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Russell Crowe Dr. Jekyll Mr. Hyde The Mummy

Despite some solid overseas box office numbers, The Mummy was a domestic dud at the box office and also didn't go over too well with critics. Although it's overall box office was alright, the film's perceived failure on those two fronts has raised a number of questions about the future of The Dark Universe. Now it looks like those questions may be getting some (potentially depressing) answers, as producers Alex Kurtzman and Chris Morgan have officially jumped ship.

Alex Kurtzman and Chris Morgan -- the two big names behind The Dark Universe responsible for maintaining its creative direction -- have officially left this not-so-burgeoning cinematic universe. The two were hired to craft the overarching story for Universal, but now Kurtzman has decided to focus on his work with Star Trek: Discovery, while Chris Morgan has opted head back into the world of the Fast and Furious films to write the highly-anticipated Hobbs/Shaw spinoff that recently received an announcement.

These developments come after Universal removed Bill Condon's Bride of Frankenstein from its release schedule last month, which stood as yet another indication that things might not be going well for the Dark Universe. From there, we have heard practically nothing about the Johnny Depp -fronted Invisible Man adaptation, the rumored Van Helsing reboot, or almost any of Universal's planned Dark Universe flicks. There are currently no scheduled monster movies on the studio's slate and only one not-so-hot film out there in the zeitgeist. THR also reports that right now there is a building on the lot that is quite literally full of empty offices that previously was dedicated to the Dark Universe. Add that all together, and there's quite a bit of evidence to suggest that Universal has every intention of simply bailing on this venture.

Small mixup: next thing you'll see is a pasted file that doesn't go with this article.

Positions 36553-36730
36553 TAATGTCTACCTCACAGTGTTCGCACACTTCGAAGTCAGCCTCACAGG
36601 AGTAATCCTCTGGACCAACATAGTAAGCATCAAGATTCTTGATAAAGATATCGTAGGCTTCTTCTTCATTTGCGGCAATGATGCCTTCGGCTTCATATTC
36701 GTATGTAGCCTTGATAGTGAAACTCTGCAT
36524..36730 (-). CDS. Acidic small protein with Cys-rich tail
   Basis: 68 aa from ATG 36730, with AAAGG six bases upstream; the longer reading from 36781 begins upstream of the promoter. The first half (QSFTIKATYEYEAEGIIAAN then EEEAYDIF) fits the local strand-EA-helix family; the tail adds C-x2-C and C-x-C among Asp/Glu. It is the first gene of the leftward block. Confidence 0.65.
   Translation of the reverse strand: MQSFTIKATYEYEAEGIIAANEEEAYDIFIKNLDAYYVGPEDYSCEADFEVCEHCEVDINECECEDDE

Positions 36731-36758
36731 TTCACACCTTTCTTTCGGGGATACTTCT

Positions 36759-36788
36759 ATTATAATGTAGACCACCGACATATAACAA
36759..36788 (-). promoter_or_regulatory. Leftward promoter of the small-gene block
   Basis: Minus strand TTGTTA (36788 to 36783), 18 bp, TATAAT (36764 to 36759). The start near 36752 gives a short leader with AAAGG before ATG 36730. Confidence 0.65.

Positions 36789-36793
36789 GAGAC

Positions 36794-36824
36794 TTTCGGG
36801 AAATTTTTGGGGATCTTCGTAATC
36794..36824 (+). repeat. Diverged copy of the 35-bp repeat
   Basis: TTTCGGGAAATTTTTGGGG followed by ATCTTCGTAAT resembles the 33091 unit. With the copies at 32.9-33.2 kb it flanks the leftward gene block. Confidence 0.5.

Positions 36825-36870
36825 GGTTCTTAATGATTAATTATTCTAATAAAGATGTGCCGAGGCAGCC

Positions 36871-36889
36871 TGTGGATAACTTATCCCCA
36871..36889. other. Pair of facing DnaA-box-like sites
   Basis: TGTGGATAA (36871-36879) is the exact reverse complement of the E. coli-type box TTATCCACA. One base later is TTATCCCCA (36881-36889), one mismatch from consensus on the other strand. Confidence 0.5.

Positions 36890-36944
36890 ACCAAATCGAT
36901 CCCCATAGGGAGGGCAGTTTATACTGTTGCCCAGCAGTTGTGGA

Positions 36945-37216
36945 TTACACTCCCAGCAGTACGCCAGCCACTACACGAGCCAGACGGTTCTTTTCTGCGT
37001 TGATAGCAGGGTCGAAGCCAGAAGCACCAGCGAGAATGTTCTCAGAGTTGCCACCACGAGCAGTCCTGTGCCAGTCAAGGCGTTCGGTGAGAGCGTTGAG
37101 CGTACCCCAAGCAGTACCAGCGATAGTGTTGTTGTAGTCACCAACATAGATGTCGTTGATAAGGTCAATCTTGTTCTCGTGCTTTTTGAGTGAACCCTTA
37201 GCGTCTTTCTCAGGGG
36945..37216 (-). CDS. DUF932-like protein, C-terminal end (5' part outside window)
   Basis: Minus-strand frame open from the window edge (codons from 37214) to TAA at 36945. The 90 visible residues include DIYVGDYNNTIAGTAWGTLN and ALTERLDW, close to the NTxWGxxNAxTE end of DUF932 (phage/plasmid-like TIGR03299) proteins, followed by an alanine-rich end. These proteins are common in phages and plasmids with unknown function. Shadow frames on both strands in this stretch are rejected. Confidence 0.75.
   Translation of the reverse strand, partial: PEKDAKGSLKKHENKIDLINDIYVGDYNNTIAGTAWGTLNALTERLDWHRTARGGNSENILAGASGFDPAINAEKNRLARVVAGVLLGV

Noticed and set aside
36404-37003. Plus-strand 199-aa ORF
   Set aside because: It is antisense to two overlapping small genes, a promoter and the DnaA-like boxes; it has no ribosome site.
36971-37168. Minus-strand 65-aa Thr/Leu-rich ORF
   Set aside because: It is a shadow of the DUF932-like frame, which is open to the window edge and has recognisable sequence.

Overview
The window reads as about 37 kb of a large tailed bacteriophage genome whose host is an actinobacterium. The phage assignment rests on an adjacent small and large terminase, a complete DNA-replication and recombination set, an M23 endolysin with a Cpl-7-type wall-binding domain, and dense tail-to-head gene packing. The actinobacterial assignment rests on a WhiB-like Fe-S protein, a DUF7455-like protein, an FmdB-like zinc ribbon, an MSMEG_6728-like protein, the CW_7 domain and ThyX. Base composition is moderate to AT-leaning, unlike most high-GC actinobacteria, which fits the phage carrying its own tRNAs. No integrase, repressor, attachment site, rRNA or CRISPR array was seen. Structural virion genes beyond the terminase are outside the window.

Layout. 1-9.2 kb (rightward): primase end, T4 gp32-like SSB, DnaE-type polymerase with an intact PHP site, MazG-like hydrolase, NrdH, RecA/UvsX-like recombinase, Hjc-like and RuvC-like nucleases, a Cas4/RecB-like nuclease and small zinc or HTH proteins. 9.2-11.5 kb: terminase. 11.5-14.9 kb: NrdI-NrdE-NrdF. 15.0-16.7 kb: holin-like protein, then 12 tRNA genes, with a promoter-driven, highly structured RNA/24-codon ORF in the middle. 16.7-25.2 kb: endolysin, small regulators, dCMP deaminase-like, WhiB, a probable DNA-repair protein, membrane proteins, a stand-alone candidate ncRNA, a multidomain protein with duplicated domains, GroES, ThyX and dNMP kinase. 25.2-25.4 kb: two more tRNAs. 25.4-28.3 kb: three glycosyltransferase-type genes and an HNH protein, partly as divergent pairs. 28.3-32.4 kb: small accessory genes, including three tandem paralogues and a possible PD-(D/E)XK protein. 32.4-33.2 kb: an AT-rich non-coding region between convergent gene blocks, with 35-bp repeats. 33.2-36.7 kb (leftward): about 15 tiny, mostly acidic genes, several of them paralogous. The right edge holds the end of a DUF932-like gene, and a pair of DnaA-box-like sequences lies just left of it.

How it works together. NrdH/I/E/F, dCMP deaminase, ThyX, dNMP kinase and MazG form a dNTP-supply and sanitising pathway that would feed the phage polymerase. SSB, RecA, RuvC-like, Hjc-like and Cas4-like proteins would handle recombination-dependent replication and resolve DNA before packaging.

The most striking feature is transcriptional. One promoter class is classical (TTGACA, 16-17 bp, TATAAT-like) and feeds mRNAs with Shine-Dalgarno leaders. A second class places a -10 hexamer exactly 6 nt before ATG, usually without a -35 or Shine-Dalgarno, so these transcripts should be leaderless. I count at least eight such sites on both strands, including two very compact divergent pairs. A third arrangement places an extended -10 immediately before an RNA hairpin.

Of course, that doesn't inherently mean there aren't options on the table in terms of how to proceed with more Dark Universe films. One viable solution would be for Universal to simply find new producers to step in and get The Dark Universe back on track. We saw similar (albeit far less dramatic) versions of this take place at DC recently when Geoff Johns was given a much more significant role in the development of the DC slate after the lackluster reaction to Batman v Superman: Dawn of Justice.

Another potential option would be for Universal to move away from the cinematic universe model and merely to hand the characters over to Blumhouse -- whose horror properties have produced consistently positive results for Universal in 2017. By returning these Universal Monsters back to their monster roots (rather than opting for the PG-13 action blockbuster route), there might be a possible way to salvage the remains of Alex Kurtzman and Chris Morgan's original vision for this franchise.

CinemaBlend will bring you more information about the future of The Dark Universe as new details about the departures of Alex Kurtzman and Chris Morgan become available. No matter what happens, it's beginning to look pretty clear that this franchise likely won't look anything like we thought it would at the start of the summer.